UPDATE: A South DaCola foot soldier sent me this information about a story he read in the St. Cloud local paper;

One of the highlights I picked up in a quick scan – the original fixed route service which was replaced had a ridership of 5 riders per hour.  At the conclusion of the trial period (in late Dec 2019?), ridership for the On Demand version was 1/2 of the previous – 2.5 riders per hour.

Nonetheless, at that time, they continued the trial period in order to see if a different period of the calendar would yield different results.

Didn’t read/scan beyond that, but would surmise that they continued the trial, COVID-19 emerged (which wasn’t kind to public transportation of any type) and they finally decided, post COVID-19, that the On Demand model wasn’t working.

St. Cloud’s ON Demand system has been a pilot since 2019 (similar to Sioux Falls) and they decided to end it;

A temporary bus service in Sartell is coming to an end and a fixed route will replace the shared-ride service.

Metro Bus is sunsetting the ConneX on-demand service and resuming Fixed Route 32 starting on Sunday.

The pilot project was started in 2019 and extended several times before the decision was made to go back to the fixed route system for Sartell.

I tried to find some articles why they decided to ‘sunset’ the program but couldn’t really find anything (links are welcome in the comment section). My educated guess is that On Demand Transit doesn’t work well, isn’t efficient and leaves a lot of riders out of the equation.

The Sioux Falls City Council really needs to strap in and take a very active role in fixing our transit system in Sioux Falls. First call I would make as a councilor is to a city official with St. Cloud.

If you watch the presentation and look at the map above you will see there is a plan to move bus routes out of the ‘lily-white’ neighborhoods permanently, especially North Harrisburg (SE Sioux Falls).

Is this a backdoor way of making sure likely riders of public transit would not have options in affordable or accessible housing in these neighborhoods?

Public transit has been used in the past to redline neighborhoods.

The city council took the opportunity to NOT talk about this obvious glaring problem but to take up most of the Q & A time to complain about batteries for electric buses, because, you know, climate change is a hoax.

While many people have told me to get off my high-horse about helping low income folks with an E-Bike leasing program, Denver has found that it has measurable results;

Researchers at Portland State University are tracking 65 programs nationwide that are active or that have been approved to help people get on e-bikes, either through subsidies or loaning a bike. California plans to launch a statewide program next year backed by $10 million.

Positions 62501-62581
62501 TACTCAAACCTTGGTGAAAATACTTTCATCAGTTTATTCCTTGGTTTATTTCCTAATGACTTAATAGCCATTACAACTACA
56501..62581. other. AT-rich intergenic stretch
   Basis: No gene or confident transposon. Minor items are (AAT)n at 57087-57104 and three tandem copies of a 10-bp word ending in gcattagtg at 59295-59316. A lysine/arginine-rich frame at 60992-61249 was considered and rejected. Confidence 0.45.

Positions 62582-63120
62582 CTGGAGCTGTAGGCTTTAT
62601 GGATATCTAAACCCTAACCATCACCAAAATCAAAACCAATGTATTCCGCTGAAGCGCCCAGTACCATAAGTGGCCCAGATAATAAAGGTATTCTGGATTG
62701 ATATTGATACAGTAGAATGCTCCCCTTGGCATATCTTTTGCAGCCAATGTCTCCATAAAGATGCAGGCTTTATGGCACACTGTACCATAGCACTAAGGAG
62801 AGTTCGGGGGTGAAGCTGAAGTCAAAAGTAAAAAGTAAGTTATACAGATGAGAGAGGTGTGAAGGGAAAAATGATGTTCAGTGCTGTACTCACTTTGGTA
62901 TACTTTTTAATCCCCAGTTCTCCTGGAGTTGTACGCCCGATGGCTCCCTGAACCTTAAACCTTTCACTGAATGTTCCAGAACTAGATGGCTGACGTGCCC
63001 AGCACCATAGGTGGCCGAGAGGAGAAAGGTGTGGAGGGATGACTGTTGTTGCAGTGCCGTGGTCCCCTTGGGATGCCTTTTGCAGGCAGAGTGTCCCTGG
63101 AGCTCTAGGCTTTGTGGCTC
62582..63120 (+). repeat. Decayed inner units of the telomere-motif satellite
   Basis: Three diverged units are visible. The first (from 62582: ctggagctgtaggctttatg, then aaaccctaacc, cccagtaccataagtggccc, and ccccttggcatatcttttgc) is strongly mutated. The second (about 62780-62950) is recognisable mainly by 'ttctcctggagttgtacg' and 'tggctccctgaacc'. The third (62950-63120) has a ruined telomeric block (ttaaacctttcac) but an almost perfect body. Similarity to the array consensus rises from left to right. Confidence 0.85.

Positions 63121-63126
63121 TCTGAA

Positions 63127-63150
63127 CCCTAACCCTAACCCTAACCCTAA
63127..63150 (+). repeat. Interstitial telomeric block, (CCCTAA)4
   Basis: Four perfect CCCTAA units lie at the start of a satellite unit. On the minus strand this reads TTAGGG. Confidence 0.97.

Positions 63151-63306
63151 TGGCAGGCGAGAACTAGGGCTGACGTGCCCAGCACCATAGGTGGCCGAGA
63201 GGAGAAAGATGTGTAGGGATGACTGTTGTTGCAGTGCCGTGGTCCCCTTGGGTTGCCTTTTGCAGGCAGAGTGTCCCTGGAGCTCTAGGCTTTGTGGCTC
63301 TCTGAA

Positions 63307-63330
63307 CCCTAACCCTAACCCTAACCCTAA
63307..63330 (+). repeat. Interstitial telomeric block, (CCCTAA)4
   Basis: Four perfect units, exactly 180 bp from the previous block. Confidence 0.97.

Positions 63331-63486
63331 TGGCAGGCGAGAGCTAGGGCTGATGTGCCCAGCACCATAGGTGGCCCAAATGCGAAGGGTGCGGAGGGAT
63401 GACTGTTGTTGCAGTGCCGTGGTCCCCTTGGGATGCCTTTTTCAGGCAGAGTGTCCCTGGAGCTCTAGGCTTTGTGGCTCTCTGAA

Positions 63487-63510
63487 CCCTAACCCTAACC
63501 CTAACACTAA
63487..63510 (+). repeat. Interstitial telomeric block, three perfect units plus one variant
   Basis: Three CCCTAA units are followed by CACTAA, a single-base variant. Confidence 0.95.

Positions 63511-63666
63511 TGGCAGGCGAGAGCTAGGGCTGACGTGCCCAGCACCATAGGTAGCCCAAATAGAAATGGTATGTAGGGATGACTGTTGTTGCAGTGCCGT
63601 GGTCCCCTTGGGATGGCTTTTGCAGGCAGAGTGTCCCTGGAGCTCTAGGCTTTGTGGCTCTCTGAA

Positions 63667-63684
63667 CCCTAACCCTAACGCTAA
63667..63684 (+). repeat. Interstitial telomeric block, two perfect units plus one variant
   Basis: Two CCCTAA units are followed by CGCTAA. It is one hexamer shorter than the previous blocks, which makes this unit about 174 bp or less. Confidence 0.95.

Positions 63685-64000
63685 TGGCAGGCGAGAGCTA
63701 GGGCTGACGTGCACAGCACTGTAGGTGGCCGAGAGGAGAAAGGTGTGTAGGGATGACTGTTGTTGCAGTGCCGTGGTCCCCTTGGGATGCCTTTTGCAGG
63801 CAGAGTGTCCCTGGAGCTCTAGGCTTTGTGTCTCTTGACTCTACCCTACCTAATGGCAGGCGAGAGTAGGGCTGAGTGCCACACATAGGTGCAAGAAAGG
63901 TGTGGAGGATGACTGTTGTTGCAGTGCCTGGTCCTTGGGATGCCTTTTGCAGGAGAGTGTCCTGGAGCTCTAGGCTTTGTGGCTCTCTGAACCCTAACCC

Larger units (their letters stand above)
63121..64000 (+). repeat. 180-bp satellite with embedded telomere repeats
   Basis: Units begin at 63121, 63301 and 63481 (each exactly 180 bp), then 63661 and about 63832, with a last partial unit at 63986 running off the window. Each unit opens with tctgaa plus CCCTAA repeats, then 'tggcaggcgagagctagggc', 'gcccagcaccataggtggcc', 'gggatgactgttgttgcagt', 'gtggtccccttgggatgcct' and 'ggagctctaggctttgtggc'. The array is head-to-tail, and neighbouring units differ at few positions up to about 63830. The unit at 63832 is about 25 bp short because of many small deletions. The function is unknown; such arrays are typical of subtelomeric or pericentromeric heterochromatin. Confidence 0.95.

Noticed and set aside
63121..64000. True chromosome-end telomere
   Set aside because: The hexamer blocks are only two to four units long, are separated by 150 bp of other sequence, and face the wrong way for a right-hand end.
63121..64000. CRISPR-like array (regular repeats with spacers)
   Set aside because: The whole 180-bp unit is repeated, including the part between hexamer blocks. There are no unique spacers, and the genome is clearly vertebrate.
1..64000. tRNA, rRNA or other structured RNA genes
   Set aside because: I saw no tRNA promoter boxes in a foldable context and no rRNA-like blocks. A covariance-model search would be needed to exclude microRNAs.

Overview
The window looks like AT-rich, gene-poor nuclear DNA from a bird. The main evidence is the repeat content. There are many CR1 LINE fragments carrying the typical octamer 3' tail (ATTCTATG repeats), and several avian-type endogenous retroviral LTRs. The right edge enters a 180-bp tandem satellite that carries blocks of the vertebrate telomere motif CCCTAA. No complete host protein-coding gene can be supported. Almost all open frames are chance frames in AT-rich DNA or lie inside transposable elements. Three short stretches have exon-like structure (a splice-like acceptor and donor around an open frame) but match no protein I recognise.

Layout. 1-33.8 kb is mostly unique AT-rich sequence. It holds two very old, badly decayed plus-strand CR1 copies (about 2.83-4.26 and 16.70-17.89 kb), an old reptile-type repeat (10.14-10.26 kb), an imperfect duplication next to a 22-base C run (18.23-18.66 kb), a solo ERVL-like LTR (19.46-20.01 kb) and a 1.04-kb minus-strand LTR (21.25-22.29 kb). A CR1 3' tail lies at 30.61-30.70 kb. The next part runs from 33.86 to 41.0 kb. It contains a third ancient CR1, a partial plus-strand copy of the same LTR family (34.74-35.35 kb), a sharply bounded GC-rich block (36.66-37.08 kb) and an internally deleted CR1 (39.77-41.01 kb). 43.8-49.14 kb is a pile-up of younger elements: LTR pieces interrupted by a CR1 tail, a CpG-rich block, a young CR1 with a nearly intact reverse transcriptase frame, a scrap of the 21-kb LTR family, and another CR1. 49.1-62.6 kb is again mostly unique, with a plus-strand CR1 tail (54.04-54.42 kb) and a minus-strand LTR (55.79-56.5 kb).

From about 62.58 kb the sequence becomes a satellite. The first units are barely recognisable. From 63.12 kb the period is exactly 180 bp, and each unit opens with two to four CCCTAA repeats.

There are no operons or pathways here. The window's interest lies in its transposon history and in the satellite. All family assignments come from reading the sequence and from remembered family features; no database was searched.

E-bikes, which have a motor and battery to propel riders, can cost about $2,000, putting them out of reach for many low-income families. Denver’s program has two tiers, with one that offers $400 to any city resident — an amount aimed at sweetening the deal for would-be buyers. For low-income residents, the second tier increases the voucher size to $1,200, a sum city officials say should make the bikes more widely affordable.

Two other elements of the program are designed to encourage buyers to use their bikes for transportation: a bonus of $500 for cargo bikes, which can carry children or a large load, while full-suspension mountain bikes used primarily for recreation aren’t eligible.

And after Denver tried this pilot program, guess what they found out;

A city survey found new e-bike riders were riding, on average, 26.2 miles per week, and that low-income buyers were riding about 32 miles per week. Respondents said they had replaced 3.4 car trips each week with bike rides.

“It’s so much faster,” said Rink, who commutes by e-bike. “It’s much less of a chore. There is an element of joy in riding the e-bike.”

I would agree, my main reason I like riding my E-Bike is because it is enjoyable, but if you look at the results of this successful program it is also equitable. I hope the new transportation board in Sioux Falls looks at this.

Ironically, PTH had nothing to do with this move. This was recommended by the Public Transit board last month and was actually in partnership with a recommendation from former SF School Board President Cynthia Mickelson after I texted her on November 20, 2021. Cynthia reached out to Councilor Soehl about it and I never heard a peep until last week when it appeared on the agenda.

I’m happy they are moving forward. Many former board members have told me they have been working on this for around a decade.

UPDATE: Public Transit advocates have told me they were aware of the changes, BUT were never given a timeline when they would go in effect so it comes as a pleasant surprise to them.

If I am reading this correctly it looks like the mayor wants to give free rides to youth on public transit all year long (item #35);

I’m glad to see they will be attempting to make this change. Rapid City has done it for several years. This will also alleviate some strain on the School District’s bussing system. While the mayor is the sponsor, I don’t think there will be any no votes on this.

It is a little disappointing that the council did not bring this forward considering they are 1) the policy body and 2) been urged by advocates for several years to make this change. Apparently the mayor got the message while the council is still hanging out in the cornfields looking for ways to getting out of forming policy on things like the bunker ramp and tornado sirens.